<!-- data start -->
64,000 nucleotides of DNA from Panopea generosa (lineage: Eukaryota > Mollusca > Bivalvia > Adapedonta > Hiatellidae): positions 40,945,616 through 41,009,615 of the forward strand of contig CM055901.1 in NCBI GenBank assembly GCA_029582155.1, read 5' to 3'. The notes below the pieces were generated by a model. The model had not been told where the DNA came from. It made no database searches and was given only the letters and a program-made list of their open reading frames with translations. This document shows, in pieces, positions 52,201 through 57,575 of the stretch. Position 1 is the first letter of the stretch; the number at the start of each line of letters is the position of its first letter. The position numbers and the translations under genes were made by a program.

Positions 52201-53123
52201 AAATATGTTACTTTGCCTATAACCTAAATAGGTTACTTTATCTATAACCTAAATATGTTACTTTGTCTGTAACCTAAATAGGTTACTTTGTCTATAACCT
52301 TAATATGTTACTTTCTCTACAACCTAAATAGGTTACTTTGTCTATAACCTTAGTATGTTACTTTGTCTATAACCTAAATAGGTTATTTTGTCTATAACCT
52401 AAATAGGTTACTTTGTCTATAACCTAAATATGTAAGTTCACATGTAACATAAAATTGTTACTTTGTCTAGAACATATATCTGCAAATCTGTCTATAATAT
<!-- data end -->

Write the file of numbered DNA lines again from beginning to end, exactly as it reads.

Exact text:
64,000 nucleotides of DNA from Panopea generosa (lineage: Eukaryota > Mollusca > Bivalvia > Adapedonta > Hiatellidae): positions 40,945,616 through 41,009,615 of the forward strand of contig CM055901.1 in NCBI GenBank assembly GCA_029582155.1, read 5' to 3'. The notes below the pieces were generated by a model. The model had not been told where the DNA came from. It made no database searches and was given only the letters and a program-made list of their open reading frames with translations. This document shows, in pieces, positions 52,201 through 57,575 of the stretch. Position 1 is the first letter of the stretch; the number at the start of each line of letters is the position of its first letter. The position numbers and the translations under genes were made by a program.

Positions 52201-53123
52201 AAATATGTTACTTTGCCTATAACCTAAATAGGTTACTTTATCTATAACCTAAATATGTTACTTTGTCTGTAACCTAAATAGGTTACTTTGTCTATAACCT
52301 TAATATGTTACTTTCTCTACAACCTAAATAGGTTACTTTGTCTATAACCTTAGTATGTTACTTTGTCTATAACCTAAATAGGTTATTTTGTCTATAACCT
52401 AAATAGGTTACTTTGTCTATAACCTAAATATGTAAGTTCACATGTAACATAAAATTGTTACTTTGTCTAGAACATATATCTGCAAATCTGTCTATAATAT